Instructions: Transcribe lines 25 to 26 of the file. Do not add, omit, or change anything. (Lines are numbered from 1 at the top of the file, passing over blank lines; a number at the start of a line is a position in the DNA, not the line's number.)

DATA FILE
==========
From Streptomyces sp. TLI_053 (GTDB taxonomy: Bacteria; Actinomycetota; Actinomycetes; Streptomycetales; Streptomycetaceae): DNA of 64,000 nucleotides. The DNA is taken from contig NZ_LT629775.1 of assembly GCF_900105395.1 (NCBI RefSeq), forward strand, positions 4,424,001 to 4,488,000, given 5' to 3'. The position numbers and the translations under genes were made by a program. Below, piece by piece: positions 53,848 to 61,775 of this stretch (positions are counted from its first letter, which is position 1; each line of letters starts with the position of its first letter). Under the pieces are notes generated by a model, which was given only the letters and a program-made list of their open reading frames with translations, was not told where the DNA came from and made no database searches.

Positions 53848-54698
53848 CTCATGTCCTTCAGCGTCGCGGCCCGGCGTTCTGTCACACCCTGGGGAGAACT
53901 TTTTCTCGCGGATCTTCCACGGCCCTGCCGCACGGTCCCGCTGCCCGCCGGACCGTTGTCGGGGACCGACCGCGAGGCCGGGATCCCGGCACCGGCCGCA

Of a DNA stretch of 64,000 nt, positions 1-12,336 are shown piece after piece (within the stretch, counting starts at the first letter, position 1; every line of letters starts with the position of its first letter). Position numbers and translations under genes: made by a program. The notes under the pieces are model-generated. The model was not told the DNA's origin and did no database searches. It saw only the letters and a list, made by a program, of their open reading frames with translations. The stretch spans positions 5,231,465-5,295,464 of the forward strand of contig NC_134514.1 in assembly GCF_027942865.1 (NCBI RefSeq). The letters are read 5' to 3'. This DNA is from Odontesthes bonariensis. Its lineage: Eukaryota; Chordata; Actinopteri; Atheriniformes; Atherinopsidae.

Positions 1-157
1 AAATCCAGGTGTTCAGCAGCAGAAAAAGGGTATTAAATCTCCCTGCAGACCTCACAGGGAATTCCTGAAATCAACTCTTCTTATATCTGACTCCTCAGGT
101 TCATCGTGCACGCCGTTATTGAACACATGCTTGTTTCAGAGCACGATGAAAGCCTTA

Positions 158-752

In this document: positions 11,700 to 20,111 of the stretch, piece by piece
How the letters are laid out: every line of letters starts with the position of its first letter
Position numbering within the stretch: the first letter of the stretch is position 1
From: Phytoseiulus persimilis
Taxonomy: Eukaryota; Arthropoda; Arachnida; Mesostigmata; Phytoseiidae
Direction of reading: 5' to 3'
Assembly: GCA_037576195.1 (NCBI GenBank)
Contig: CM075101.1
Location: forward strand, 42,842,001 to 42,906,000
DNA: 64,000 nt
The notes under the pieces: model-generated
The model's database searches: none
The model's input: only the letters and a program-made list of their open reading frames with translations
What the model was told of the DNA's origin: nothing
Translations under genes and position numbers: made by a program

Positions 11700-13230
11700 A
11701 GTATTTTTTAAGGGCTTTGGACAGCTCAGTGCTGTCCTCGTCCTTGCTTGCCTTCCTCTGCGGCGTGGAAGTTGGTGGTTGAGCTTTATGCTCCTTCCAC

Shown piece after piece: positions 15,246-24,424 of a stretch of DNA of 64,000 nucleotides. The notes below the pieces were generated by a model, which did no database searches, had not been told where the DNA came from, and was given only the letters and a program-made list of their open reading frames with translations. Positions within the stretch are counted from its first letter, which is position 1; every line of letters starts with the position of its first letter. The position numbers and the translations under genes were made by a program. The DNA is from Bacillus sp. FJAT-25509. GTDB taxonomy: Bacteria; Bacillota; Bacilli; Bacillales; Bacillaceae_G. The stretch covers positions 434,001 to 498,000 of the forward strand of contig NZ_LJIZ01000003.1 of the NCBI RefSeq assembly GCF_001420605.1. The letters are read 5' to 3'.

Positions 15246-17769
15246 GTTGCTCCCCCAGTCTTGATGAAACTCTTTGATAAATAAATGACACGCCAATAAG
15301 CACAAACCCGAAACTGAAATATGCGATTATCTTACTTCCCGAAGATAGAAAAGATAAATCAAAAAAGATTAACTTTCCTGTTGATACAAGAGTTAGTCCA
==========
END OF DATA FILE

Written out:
Positions 11700-13230
11700 A